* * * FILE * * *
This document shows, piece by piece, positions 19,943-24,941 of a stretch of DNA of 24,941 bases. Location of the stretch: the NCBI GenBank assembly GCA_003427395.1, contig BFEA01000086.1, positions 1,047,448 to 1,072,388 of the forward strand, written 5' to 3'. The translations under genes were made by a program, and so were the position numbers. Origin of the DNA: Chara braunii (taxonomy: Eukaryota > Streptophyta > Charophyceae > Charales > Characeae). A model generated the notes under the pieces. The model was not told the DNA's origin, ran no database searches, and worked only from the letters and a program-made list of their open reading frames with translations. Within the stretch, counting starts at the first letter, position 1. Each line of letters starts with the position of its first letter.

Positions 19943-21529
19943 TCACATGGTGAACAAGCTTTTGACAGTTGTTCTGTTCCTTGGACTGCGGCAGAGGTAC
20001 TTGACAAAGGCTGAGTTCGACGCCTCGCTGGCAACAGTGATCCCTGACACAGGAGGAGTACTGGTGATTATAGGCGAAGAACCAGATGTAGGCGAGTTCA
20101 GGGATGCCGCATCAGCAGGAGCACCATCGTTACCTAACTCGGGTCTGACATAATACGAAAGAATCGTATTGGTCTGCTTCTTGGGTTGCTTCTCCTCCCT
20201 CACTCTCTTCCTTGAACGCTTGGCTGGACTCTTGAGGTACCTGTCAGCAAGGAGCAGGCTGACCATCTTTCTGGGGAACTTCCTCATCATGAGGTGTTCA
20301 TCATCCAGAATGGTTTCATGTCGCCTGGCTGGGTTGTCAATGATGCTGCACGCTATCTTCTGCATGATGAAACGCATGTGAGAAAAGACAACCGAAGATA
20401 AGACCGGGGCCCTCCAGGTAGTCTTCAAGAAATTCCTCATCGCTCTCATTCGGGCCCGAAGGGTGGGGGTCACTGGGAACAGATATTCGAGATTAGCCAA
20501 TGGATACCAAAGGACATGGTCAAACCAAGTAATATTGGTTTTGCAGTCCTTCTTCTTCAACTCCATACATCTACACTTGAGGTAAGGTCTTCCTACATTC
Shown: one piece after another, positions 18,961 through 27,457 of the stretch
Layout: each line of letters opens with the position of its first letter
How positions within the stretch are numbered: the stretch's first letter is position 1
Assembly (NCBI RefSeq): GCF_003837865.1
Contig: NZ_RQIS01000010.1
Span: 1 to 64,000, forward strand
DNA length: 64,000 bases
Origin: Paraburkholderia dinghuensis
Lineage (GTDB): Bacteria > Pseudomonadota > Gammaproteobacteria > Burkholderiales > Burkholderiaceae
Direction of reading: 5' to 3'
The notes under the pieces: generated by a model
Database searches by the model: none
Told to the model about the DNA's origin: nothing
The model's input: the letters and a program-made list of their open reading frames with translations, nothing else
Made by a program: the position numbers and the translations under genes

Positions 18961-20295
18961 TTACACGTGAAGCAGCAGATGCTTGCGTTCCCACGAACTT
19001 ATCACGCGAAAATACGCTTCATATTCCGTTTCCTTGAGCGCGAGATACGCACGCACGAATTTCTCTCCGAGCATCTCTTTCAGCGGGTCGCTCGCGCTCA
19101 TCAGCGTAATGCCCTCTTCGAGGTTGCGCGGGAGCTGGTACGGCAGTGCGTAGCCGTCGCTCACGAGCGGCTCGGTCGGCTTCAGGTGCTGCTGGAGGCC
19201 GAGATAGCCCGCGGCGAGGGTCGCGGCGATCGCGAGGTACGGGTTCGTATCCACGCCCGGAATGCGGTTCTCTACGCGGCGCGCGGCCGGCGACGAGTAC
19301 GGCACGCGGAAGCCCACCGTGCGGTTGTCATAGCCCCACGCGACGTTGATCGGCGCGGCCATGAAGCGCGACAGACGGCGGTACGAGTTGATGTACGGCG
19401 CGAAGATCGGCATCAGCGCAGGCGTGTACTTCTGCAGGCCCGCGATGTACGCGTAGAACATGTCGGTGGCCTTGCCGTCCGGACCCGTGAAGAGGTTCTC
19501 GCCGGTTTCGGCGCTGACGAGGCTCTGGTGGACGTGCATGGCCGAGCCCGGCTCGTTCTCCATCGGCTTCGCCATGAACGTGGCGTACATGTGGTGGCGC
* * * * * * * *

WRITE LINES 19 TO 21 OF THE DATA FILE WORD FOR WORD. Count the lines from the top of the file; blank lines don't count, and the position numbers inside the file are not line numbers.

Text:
Direction of reading: 5' to 3'
The notes under the pieces: generated by a model
Database searches by the model: none